As the project evolved and additional green solutions were presented, Godwin says it made sense to look at the lighting. "The networking of our lighting system, which allows us to turn on and off lights in any configuration, has been a great feature," explains Godwin. "In the old facility you might have had one switch to turn on a section of 10 lights. Now, we can either turn on all 10 lights with a single switch or isolate some of those 10 lights by programming a switch on a touch controlled panel. This enables us to manage our energy consumption."

Adds Godwin: "Because we are always in all areas of the warehouse, motion sensors were not an option. But we also didn't want to leave our lights on at full power all the time. Now we can control the lighting in individual areas of the warehouse. We also installed skylights, which allow quite a bit of sunlight to come in during the day, where very often we don't even have to turn on the lights."

To complement the "green" aspect of the project, Exactech also installed a high-gloss floor to reflect more light, making it possible to further reduce the amount of overhead lighting being used. They also added a whisper quiet, high efficiency compressor — all of which allowed Exactech to qualify as an environmentally friendly workplace.

Designed to Grow

Along with being eco-friendly, the new system was designed to be flexible to meet the needs of a growing business. "It was important not to have a rigid system put into place," says Godwin. "TriFactor gave us a system that was very flexible, that allowed us to actually move 10-foot pieces of track around to fit our requirements. We could pick up a section from here and put it over there if it served our needs — like the train tracks you used to play with as a kid."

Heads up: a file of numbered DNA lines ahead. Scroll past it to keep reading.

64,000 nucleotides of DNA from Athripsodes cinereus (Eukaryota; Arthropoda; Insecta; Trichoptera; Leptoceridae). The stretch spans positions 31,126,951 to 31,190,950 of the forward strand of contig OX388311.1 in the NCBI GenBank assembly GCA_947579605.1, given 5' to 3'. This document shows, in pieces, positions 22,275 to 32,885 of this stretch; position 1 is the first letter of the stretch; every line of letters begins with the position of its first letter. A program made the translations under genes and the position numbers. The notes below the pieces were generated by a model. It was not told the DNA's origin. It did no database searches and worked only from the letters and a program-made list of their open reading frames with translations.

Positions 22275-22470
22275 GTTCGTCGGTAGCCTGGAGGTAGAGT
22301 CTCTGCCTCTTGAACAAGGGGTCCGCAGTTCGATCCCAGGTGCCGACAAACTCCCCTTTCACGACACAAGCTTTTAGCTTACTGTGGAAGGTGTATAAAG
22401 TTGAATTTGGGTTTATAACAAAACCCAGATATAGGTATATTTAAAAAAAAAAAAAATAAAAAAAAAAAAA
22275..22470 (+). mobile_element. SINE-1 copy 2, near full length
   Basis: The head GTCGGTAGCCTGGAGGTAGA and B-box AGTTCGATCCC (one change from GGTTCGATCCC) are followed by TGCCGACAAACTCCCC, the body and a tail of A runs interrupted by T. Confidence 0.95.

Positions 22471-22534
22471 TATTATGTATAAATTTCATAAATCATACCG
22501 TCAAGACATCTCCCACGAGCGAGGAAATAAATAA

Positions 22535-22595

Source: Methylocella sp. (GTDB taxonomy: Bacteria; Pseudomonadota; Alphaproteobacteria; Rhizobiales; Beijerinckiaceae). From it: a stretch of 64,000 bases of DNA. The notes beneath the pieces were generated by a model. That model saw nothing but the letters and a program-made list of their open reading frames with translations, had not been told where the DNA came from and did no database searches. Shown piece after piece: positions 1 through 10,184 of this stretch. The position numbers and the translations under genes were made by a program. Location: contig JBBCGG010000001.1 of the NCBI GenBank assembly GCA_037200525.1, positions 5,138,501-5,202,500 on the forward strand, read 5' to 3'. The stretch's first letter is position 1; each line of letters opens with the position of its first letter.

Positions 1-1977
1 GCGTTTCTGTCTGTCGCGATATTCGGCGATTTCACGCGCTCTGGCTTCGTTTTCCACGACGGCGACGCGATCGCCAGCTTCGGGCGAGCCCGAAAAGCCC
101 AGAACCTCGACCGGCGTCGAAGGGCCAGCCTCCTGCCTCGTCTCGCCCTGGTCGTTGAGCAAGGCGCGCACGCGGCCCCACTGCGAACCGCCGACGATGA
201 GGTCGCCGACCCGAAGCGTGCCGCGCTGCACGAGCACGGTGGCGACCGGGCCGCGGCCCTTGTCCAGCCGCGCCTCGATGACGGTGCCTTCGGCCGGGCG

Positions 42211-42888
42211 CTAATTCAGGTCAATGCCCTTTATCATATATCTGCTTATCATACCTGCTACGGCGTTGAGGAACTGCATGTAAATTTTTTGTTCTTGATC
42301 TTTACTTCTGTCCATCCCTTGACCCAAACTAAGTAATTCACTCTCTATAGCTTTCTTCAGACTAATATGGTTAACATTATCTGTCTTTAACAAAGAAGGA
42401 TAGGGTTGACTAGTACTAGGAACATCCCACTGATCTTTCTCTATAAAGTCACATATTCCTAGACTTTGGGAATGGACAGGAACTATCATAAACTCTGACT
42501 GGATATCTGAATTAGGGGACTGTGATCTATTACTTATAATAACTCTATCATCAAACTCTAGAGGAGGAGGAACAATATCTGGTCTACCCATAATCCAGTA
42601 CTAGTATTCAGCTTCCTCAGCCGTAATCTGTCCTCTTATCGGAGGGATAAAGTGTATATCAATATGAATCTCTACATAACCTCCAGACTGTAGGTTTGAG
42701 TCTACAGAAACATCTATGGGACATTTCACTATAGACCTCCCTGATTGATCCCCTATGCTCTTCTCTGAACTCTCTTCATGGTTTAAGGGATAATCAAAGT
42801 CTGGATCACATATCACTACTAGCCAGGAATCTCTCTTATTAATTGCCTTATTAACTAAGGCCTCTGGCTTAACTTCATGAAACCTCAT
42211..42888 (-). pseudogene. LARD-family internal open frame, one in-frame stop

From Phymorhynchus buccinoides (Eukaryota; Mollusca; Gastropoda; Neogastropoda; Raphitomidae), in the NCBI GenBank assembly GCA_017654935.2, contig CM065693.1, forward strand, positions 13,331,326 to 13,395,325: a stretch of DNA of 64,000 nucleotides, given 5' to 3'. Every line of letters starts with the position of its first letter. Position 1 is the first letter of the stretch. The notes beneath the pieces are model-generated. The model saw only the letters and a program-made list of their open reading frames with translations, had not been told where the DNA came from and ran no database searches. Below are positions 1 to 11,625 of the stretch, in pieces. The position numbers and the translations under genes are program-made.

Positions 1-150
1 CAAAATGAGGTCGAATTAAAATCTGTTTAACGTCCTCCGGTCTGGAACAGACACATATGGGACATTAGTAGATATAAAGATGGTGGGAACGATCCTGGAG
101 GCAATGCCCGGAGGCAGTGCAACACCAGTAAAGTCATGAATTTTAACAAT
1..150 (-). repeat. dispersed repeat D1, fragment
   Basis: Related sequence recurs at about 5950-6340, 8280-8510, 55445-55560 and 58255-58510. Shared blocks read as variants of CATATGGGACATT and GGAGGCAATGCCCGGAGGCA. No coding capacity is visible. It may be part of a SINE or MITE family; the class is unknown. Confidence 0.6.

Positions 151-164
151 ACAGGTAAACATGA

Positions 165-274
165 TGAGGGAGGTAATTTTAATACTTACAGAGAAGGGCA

Exactech says the reason it all worked out so well, from both a business and an environmental standpoint, is that TriFactor took the time to understand what Exactech was all about and what they needed to accomplish.

"Larry, Brad and the design team did a great job for us because they took the time and the effort to understand what we do as a company," says Kevin Godwin. "They fully embraced who we are, what we do, and what we needed. Our ability to handle our growth rates without any negative impact to our customers or the environment speaks to the benefits of the new facility."

About the Author: John T. Phelan, Jr., P.E. is chief operating officer of TriFactor, LLC, a material handling systems integrator based in Lakeland, Fla. He can be contacted at 863-577-2243 or jjphelan@trifactor.com. For more information visit www.trifactor.com.